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Basic metadata-based IOC solution for AS3
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README.textile

SwiftSuspenders

SwiftSuspenders is a very basic metadata driven IOC (Inversion Of Control) solution for AS3. In its basic approach, it is similar to the SmartyPants IOC framework, but it differs from SmartyPants in two respects: It is inferior in capabilities and it is quite somewhat faster.

Its main Raison d’être is supporting the very nice RobotLegs AS3 MCVS framework by Shaun Smith – hence the name.

Installation

The easiest way to use SwiftSuspenders is by adding the provided swc file to your project. If you want to use the source, you have to add the following parameter to your MXMLC settings:

-keep-as3-metadata+=Inject

Usage

Defining dependencies

SwiftSuspenders supports three types of dependency definitions:

  • value bindings, which simply map an injection request to be satisfied by injecting the given object
  • class bindings, which map an injection request to be satisfied by injecting a new instance of the given class
  • singleton bindings, which map all injection requests for the given class by injecting the same shared instance, which itself gets created on first request

For all three definition types, it’s possible to specify names, which allows using multiple injection bindings to the same class.

Defining injection points

Dependency bindings can be injected into an object using constructor injection, setter injection, field injection or method injection (or a combination of these).
setter, field and method injection require metadata for all injections to be added to the injectee class, whereas you only need to add metadata for named dependencies when using constructor injection:

[Inject]

and for injecting named dependencies

[Inject(name="NamedDependency")]

When using named dependencies for constructor injection, the metadata has to be placed above the class definition, not above the constructor. This is an unfortunate restriction the Flash Player imposes.

For methods and constructors accepting multiple parameters, it’s possible to define mixes of named and unnamed dependency bindings. In this case, trailing unnamed dependencies can simply be omitted in the metadata, whereas unnamed dependencies followed by named ones have to be declared as the empty string:

[Inject(name='', name="NamedDependency")]

Examples

Field and Setter Injection

Suppose you have a class into which you want to inject dependencies that looks like this (Note that I’ve left out import statements for brevity):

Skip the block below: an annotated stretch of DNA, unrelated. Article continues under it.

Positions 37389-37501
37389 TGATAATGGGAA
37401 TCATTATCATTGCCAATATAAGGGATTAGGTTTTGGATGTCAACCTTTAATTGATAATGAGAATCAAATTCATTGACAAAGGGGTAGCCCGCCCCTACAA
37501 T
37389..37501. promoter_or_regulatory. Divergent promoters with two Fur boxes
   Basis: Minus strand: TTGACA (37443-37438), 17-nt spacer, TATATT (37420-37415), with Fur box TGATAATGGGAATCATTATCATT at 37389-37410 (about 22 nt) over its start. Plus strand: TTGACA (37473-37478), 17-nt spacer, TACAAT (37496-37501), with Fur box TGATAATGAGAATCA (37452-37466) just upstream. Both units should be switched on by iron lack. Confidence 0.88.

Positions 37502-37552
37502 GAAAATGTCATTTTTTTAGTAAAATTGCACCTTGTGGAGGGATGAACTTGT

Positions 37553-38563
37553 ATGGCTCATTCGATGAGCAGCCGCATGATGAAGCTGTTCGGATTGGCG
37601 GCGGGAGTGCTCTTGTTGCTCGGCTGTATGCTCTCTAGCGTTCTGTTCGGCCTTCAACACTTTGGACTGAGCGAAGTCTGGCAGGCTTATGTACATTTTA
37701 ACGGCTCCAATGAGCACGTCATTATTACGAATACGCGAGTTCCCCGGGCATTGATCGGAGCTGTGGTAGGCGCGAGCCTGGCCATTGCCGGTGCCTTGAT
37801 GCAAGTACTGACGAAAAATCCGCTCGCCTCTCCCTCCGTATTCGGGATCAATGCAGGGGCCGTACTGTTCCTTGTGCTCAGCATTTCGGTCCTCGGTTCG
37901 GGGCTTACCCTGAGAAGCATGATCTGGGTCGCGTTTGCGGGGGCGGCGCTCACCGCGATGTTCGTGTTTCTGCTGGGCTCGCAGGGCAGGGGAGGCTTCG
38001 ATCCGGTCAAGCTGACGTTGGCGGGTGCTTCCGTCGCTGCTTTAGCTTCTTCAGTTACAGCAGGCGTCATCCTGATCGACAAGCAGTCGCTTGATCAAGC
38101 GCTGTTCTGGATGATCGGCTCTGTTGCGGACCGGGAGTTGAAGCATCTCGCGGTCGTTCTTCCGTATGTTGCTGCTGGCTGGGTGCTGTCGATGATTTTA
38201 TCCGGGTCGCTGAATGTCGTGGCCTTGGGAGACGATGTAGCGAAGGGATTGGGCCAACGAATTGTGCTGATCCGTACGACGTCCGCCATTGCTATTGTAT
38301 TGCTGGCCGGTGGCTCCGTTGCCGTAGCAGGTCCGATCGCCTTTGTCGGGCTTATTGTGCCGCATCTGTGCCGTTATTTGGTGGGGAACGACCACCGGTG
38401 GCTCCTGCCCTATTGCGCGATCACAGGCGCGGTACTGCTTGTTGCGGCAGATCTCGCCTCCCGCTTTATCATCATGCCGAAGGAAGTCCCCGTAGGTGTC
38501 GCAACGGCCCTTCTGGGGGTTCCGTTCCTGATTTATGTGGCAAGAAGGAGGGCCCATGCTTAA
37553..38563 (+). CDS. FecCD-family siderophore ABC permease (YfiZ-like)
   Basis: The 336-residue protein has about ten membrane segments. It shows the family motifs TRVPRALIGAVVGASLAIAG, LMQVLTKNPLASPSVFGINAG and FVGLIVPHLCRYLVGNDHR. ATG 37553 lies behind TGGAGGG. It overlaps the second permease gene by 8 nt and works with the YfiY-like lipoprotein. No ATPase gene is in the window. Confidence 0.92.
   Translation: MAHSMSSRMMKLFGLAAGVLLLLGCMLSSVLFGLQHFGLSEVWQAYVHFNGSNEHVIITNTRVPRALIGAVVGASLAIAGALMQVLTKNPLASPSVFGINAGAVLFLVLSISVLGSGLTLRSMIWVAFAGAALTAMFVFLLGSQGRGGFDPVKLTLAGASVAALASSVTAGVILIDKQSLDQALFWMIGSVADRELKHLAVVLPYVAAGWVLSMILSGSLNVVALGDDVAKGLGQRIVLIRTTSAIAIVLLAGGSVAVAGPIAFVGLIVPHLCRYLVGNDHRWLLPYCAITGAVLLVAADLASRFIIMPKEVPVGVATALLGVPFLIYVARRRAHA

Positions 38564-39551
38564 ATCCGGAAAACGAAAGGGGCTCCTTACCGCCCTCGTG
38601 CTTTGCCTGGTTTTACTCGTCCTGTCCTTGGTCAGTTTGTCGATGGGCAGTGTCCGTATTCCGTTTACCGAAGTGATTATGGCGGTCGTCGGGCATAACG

package
{
	public class MyDependentClass
	{
		[Inject]
		public var firstDepency : MovieClip;
		
		[Inject(name="currentTime")]
		public var secondDependency : Date;
		
		[Inject]
		public function set thirdDependency(value : Sprite) : void
		{
			m_thirdDependency = value;
		}
		private var m_thirdDependency : Sprite;
	}
}

To inject dependencies into an instance of this class, you would first define dependency mappings and then invoke SwiftSuspendersInjector#injectInto:

var injector : SwiftSuspendersInjector = new SwiftSuspendersInjector();
injector.mapValue(MovieClip, new MovieClip());
var currentTime : Date = new Date();
injector.mapClass(Date, currentTime, 'currentTime');
injector.mapSingleton(Sprite); //obviously, you wouldn't _really_ use Sprite singletons
var injectee : MyDependentClass = new MyDependentClass();
injector.injectInto(injectee);

Method Injection

Suppose you have a class into which you want to inject dependencies that looks like this (Note that I’ve left out import statements for brevity):

package
{
	public class MyDependentClass
	{
		private var myMovieClip : MovieClip;
		private var currentTime : Date;
		
		[Inject]
		public function setFirstDependency(injection : MovieClip) : void
		{
			myMovieClip = injection;
		}
		
		[Inject(name="currentTime")]
		public function setSecondDependency(injection : Date) : void
		{
			currentTime = injection;
		}
		
		[Inject(name='', name="currentTime")]
		public function setMultipleDependencies(movieClip : MovieClip, date : Date) : void
		{
			myMovieClip = movieClip;
			currentTime = date;
		}
	}
}

To inject dependencies into an instance of this class, you would first define dependency mappings and then invoke SwiftSuspendersInjector#injectInto:

var injector : SwiftSuspendersInjector = new SwiftSuspendersInjector();
injector.mapValue(MovieClip, new MovieClip());
var currentTime : Date = new Date();
injector.mapValue(Date, currentTime, 'currentTime');
var injectee : TestInjectee = new TestInjectee();
injector.injectInto(injectee);

In this case, the defined dependencies are partly redundant, which is waste- but otherwise not harmful.

Constructor Injection

Suppose you have a class into which you want to inject dependencies that looks like this (Note that I’ve left out import statements for brevity):

package
{
	[Inject(name='', name="currentTime")]
	public class MyDependentClass
	{
		private var myMovieClip : MovieClip;
		private var currentTime : Date;
		
		public function MyDependentClass(movieClip : MovieClip, date : Date)
		{
			myMovieClip = movieClip;
			currentTime = date;
		}
	}
}

To inject dependencies into an instance of this class, you would first define dependency mappings and then invoke SwiftSuspendersInjector#instantiate:

var injector : SwiftSuspendersInjector = new SwiftSuspendersInjector();
injector.mapValue(MovieClip, new MovieClip());
var currentTime : Date = new Date();
injector.mapValue(Date, currentTime, 'currentTime');
var injectee : TestInjectee = injector.instantiate(TestInjectee);

More Information

As these are a rather contrived and useless examples, I urge you to check out RobotLegs and its examples, which contain much better examples for using IOC in AS3.

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